Trump and state governors have been disputing who has responsibility for lifting lockdowns, and effectively re-opening the US economy.
But despite Trump claiming the power, constitutional scholars say the the authority to lift state lockdown orders actually rests with the governors who first imposed them.
Trump continued to defend his handling of the pandemic, emphasising: "Everything we did was right."
He singled out for criticism the New York Times, which at the weekend published an investigation suggesting the president's response to the crisis was hampered by internal divisions, lack of planning and his faith in his own instincts.
The president again shifted some of the blame on equipment shortages to governors of the nation's 50 states.
In recent weeks, several state leaders have expressed frustrations with the bidding war between other states and the federal government to obtain supplies in the private market.
"Governors should have had ventilators, they chose not to have them," Trump said. "We were able to get them. They got the ventilators."
"The surge is supposed to be coming now and if they do need ventilators we've got almost 10,000 that are ready to rock."
President Donald Trump said that three millions tests for coronavirus have been done in the US.
The US has been ramping up its testing after a slow start when its public health agency developed its own test, which turned out to be defective.
"We're performing approximately 115,000 tests a day," said Trump.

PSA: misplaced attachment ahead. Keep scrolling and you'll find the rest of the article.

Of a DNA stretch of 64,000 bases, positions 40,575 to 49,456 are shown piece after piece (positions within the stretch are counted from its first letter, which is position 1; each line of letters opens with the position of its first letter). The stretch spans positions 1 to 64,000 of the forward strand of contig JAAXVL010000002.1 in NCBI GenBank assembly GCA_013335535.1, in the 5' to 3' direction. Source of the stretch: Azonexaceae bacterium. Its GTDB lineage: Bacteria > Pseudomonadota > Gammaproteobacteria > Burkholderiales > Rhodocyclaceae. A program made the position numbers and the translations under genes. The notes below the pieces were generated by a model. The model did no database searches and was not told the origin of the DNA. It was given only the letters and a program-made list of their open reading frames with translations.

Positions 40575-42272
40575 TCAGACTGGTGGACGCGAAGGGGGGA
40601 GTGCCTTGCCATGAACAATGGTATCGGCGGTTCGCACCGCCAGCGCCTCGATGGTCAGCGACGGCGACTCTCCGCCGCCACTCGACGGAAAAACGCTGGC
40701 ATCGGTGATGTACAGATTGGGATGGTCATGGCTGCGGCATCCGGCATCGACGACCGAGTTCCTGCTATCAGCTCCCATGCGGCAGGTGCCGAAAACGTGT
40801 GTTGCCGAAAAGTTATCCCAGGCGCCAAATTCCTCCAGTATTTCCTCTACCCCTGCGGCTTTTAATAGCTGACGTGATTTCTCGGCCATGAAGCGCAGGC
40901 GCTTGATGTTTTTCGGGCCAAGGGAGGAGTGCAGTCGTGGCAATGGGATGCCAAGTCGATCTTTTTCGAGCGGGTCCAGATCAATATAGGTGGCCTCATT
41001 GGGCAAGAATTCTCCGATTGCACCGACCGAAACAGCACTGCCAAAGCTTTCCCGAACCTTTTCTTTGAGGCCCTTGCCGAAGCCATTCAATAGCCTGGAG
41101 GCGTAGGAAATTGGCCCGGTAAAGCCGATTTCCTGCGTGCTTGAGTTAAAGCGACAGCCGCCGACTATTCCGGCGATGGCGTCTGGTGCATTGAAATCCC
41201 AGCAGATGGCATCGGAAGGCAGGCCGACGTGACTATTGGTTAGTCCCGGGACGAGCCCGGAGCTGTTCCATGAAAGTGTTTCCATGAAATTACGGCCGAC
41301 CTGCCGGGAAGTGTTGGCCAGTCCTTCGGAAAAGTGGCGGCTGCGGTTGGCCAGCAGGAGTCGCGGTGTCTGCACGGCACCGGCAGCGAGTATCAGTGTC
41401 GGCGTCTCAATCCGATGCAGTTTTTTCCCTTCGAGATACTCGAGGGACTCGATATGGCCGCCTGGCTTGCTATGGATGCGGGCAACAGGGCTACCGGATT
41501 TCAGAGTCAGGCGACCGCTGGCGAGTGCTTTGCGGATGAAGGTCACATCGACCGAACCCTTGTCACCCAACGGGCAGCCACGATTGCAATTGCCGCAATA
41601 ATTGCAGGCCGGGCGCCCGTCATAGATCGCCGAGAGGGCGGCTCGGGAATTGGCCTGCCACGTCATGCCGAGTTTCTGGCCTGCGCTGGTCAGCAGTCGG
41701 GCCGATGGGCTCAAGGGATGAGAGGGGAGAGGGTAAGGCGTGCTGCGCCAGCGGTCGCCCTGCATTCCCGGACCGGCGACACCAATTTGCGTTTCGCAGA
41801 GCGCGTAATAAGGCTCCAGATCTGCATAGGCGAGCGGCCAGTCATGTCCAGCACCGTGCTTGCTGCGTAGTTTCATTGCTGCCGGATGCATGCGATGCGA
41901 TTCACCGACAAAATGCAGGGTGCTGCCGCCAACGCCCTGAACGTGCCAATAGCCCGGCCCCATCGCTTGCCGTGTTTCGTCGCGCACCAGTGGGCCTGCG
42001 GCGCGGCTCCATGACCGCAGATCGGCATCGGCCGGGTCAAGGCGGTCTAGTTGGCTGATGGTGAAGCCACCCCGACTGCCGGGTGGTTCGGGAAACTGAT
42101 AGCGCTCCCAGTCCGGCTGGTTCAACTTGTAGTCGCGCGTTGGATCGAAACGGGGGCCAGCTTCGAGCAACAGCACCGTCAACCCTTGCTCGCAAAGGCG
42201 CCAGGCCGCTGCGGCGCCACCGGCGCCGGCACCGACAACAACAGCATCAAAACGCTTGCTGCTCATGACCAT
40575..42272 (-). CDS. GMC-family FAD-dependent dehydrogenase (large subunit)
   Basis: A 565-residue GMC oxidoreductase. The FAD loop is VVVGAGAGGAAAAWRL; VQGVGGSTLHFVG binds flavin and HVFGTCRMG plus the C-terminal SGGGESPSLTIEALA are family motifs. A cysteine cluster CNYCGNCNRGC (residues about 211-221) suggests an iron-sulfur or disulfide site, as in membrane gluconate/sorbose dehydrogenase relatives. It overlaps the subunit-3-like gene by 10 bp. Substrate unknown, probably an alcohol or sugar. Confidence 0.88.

Experts around the world say life will not be able to get back to normal until mass testing is available for large percentages of the population.
Trump said his administration will "soon finalise new and very important guidelines to give governors the information they need to start safely opening their states".
The president last week had announced the formation of a new "opening our country" council.
He said the White House guidance would come "over a short number of days".
Trump said the plan will "give the American people the confidence they need to begin returning to normal life".
"Our country is going to be open."
Trump claimed "numerous provisions" of the US constitution give him the power to force states to re-open for business.
"The president of the United States calls the shots," he said, telling reporters that a legal brief outlining his argument will be released soon.
"It's a decision for the president of the United States. That said we're going to work with the states because it's very important."
Trump added that "they can't do anything without the approval of the president of the United States".
Trump's claim flies the face of state governors, who argue that only they have the authority to lift the lockdowns that they imposed. Federal guidelines issued by Trump are only advisory, not compulsory.
Trump attacked the World Trade Organisation (WTO) as well as the World Health Organization (WHO) calling the international agencies the "Bobbsey Twins".
The children's book series, written by Laura Lee Hope, tells the story of "two sets of twins as they go on wild adventures and solve intriguing mysteries," according to publisher Penguin Random House.
So, to be clear, there are four people that make up the Bobbsey Twins.
Asked about cutting WHO funding, as he said last week he was considering, he said: "I would say by the end of the week I'm going to make a decision on that."